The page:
Are you the right owner for a cute though sometimes stubborn terrier breed? We are talking about the Sealyham terrier which originated in Great Britain and soon captured hearts all around the world. The breed has existed through two very unkind World Wars and, although rare in the United States, is slowly rising in popularity outside of its home country. Let us study the characteristics of this cute terrier breed.
Cool facts about the Sealyham Terrier
- The origin of the breed can be accredited to an eccentric though active sportsman named Captain John Edwardes, who first created these dogs in 1850. He lived in the south of Wales near Fishguard. Today, Capt. Edwardes is famous in dogdom as the only sole creator of a dog breed. Unfortunately, he also took the secret of how he created the Sealyham terrier with him to his grave. After his death, his daughter took over the running of the kennels.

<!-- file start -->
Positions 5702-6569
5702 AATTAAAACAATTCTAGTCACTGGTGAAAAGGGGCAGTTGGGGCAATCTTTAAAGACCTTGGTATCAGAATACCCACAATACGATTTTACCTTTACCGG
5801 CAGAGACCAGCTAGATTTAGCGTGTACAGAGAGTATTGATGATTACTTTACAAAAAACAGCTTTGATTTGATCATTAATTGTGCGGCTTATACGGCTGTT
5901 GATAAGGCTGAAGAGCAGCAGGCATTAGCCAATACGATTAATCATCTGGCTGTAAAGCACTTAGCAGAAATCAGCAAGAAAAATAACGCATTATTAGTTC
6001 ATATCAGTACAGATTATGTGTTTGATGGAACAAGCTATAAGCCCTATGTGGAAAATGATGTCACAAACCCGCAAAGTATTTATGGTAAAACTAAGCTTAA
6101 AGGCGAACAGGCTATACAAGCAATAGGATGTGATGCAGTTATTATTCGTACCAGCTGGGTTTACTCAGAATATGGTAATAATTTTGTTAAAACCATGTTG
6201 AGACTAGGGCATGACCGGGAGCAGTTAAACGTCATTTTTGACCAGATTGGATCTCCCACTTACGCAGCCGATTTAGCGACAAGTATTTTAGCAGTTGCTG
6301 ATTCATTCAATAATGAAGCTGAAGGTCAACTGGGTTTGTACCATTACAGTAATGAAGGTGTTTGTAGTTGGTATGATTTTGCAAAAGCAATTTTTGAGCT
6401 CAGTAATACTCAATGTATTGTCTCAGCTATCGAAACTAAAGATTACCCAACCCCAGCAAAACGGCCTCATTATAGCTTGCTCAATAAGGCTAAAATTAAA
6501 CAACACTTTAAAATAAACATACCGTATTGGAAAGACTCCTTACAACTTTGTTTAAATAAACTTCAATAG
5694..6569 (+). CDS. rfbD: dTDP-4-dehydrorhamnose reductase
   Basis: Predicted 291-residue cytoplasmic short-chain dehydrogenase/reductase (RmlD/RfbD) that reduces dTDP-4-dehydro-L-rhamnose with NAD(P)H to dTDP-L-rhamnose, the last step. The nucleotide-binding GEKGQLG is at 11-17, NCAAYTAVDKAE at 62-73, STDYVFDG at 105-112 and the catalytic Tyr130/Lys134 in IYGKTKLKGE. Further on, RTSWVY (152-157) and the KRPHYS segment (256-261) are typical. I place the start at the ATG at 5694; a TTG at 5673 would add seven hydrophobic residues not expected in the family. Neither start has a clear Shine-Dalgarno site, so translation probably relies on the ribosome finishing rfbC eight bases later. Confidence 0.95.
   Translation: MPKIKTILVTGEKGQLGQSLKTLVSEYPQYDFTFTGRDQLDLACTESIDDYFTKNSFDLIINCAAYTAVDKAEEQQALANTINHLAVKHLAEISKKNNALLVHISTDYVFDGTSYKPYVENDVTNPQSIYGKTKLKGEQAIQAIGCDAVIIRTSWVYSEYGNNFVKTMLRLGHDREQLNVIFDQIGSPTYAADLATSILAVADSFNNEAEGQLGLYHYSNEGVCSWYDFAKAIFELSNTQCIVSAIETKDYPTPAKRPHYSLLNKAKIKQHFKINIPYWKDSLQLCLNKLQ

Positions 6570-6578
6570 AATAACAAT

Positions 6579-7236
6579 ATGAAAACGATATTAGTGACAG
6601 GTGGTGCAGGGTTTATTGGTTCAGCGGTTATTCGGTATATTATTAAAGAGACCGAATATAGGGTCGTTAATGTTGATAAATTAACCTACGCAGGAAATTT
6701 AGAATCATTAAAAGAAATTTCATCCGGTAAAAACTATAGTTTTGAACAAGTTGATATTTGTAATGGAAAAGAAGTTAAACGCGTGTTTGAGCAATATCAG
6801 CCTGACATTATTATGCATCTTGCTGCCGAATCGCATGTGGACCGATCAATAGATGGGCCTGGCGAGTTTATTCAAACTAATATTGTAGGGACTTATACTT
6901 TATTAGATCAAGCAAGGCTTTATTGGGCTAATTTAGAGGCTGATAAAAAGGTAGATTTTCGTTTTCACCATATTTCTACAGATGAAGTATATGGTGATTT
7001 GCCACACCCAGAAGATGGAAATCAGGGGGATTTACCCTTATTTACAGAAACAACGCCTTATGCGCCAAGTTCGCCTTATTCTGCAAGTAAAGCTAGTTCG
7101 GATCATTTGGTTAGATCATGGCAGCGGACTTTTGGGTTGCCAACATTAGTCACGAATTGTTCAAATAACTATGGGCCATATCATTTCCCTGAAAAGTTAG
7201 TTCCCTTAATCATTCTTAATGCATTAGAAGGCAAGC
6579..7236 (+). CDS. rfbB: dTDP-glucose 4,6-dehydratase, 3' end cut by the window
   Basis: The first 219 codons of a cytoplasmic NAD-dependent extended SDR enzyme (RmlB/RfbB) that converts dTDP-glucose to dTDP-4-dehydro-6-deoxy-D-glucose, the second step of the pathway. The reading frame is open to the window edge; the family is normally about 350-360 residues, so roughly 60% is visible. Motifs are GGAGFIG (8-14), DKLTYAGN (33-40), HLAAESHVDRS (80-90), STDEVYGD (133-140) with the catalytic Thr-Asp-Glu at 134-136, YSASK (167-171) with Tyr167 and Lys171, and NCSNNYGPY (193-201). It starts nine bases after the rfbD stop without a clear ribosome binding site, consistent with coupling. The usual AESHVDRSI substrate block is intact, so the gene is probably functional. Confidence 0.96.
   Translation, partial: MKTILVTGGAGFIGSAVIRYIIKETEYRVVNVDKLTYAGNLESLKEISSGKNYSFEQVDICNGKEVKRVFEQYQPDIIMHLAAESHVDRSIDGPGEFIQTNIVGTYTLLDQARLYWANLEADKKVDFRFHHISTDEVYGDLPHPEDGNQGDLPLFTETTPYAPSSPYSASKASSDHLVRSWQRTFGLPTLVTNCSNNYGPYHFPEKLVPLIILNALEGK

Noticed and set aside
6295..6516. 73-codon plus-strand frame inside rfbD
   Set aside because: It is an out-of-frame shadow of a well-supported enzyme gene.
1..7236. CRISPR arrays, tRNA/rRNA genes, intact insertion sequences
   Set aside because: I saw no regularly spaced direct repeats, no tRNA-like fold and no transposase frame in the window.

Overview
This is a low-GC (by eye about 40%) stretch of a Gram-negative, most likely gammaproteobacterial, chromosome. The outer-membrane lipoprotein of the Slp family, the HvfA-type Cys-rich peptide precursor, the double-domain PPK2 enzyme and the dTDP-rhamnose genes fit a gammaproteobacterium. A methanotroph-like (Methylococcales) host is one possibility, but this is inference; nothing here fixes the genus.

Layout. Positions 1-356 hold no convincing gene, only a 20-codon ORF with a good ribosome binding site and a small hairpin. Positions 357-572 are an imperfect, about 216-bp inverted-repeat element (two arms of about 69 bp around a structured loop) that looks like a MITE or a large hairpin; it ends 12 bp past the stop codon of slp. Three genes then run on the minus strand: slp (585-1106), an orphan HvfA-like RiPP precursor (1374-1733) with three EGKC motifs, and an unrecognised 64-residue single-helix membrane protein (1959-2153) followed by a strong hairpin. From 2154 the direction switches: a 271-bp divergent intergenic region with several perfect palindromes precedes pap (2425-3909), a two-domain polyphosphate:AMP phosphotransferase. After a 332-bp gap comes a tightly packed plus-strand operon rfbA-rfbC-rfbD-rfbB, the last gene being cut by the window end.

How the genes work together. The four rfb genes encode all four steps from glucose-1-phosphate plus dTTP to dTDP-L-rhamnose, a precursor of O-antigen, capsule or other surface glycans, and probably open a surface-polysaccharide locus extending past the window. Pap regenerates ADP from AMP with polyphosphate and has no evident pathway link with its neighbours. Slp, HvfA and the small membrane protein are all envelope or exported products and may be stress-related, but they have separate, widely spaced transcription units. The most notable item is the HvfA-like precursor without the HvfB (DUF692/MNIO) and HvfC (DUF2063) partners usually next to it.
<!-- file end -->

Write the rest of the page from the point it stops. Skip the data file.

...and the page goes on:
- It is speculated that Edwardes may have used the Dandie dinmont terrier and the Welsh corgi for creating the Sealyham terrier.
- Sealyham terriers were bred specifically to go after badgers, rodents, foxes, and other animals that were a nuisance to country life.
- When the First World War broke out, the breeding programs for all dog breeds were discontinued. However, by 1920, the breeding of Sealyams re-started. Soon, they came to the United States in 1911 and the American Sealyham Terrier Club was established in 1913.
- Today, Sealyham terriers compete in many dog shows worldwide and many have won major awards in conformation shows in the UK and USA.
Sealyhams are small dogs with white fur. They are short-legged and with long backs. They have tilted ears and dense hair on the bridge of the nose. The medium coat comes in white with fawn, bluish, or badger markings.